Tuesday, November 17, 2009

Visit to Charleston

Despite beautiful summer weather -- 76 degrees and a blue sky -- about 30 people turned out at the Unitarian-Universalist meeting hall in Charleston South Carolina this past Sunday to hear me talk about the LifeRing approach to addiction recovery.  Most of the credit goes to LifeRing convenor Matt Dean, who founded the LifeRing meeting that convenes in the same building on Friday evenings, and who proposed the program to the Lowcountry Secular Humanist Association who sponsored my talk and paid my transportation. 

This was the first "normie" audience (people mostly not in recovery) I'd spoken to in quite some time, and they hung in there even when I ran a bit over time.  I spoke without any text or notes and that seemed to work OK.  The feedback I got directly, as well as the feedback that came indirectly (usually more telling) were all positive.  

The Humanists have adopted LifeRing as the  charitable organization to which they will direct their donations for the rest of this year.  Quite a few people told me how relieved they were to have a secular recovery alternative where they could refer their family and friends in this mostly Bible-belt area.  

Matt together with media maven Todd Fresh (who edited the terrific B J Davis DVD available from LifeRing Press) were perfect hosts and took the time to show me around historic downtown Charleston.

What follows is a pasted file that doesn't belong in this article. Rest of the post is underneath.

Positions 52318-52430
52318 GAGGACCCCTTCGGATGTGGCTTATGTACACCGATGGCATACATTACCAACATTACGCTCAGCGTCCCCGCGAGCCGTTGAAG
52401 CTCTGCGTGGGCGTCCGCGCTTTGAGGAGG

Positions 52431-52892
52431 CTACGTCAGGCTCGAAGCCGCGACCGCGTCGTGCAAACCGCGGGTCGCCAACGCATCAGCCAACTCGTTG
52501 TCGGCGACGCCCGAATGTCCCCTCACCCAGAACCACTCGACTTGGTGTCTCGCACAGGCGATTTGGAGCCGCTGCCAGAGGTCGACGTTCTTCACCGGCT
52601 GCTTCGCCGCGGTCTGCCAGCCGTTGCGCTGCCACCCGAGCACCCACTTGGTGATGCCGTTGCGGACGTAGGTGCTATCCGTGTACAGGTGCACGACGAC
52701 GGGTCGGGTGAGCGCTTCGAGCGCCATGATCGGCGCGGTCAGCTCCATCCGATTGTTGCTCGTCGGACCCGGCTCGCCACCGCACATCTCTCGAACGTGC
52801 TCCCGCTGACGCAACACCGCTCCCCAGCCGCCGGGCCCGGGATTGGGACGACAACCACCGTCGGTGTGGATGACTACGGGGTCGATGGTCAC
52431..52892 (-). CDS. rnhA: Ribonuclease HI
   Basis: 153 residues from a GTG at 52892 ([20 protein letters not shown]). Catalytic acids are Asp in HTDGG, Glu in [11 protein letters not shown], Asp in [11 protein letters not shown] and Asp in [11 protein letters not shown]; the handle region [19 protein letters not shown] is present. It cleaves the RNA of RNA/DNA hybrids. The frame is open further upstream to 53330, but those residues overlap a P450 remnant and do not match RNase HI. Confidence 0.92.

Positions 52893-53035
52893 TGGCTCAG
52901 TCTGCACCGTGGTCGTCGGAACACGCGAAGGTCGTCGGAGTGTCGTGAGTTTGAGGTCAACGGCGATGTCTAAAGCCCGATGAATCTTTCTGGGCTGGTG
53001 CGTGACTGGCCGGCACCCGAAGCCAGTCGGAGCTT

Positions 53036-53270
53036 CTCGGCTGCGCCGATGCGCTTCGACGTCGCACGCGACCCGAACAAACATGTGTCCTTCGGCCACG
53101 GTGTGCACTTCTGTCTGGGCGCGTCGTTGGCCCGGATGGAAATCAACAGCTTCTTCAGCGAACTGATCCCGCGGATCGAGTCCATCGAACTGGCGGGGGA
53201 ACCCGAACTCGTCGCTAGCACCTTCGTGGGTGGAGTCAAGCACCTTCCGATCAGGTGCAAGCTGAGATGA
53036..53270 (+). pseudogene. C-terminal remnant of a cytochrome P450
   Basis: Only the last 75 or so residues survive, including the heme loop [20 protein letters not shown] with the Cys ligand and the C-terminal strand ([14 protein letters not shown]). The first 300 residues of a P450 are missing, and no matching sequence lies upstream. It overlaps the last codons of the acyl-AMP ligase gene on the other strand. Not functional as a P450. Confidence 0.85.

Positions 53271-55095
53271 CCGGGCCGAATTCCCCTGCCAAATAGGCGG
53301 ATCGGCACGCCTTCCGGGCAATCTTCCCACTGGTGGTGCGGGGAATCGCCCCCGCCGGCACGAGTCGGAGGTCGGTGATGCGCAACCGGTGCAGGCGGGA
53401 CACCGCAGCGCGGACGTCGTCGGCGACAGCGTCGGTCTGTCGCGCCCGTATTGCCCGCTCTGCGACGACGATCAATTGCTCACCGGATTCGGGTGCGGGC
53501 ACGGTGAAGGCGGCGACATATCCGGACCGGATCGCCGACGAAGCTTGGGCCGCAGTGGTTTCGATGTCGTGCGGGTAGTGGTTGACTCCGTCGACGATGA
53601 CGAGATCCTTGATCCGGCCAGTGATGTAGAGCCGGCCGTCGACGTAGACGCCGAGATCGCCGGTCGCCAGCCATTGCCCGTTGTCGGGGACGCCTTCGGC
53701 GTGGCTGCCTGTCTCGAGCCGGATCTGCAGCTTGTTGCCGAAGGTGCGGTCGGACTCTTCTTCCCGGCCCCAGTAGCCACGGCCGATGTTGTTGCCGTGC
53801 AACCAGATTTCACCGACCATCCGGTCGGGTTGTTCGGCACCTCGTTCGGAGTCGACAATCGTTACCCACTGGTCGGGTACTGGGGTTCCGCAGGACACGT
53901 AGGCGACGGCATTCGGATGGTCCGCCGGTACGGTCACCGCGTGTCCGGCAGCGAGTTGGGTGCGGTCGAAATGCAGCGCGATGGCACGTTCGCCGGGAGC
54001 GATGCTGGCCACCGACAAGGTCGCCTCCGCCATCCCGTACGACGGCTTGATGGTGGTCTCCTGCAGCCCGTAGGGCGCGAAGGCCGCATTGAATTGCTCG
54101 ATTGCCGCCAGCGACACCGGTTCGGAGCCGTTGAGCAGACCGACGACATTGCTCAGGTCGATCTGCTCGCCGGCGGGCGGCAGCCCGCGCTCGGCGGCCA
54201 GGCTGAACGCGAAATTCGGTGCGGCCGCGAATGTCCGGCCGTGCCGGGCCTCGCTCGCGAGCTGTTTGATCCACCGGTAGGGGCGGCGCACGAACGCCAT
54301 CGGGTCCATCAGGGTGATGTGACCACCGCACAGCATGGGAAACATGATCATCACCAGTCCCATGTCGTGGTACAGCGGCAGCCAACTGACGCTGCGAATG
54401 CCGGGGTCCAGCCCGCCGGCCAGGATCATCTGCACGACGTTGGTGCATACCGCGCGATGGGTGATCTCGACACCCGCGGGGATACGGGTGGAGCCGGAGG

I have to say, this city has worked hard to clean up its act.  In the old days it was the main port from which captive Native Americans were sold into slavery in the West Indies; it led the secession from the Union to preserve slavery; and of course it's the site of Fort Sumter, where the Civil War began.  

I didn't see a single Confederate flag, and the whole tenor of the beautifully preserved or restored historic downtown is to let bygones be bygones and let the tourist dollars roll in from wherever.  And of course the fact that the city has an active Secular Humanist group and a LifeRing meeting is a jewel in its reputation.  

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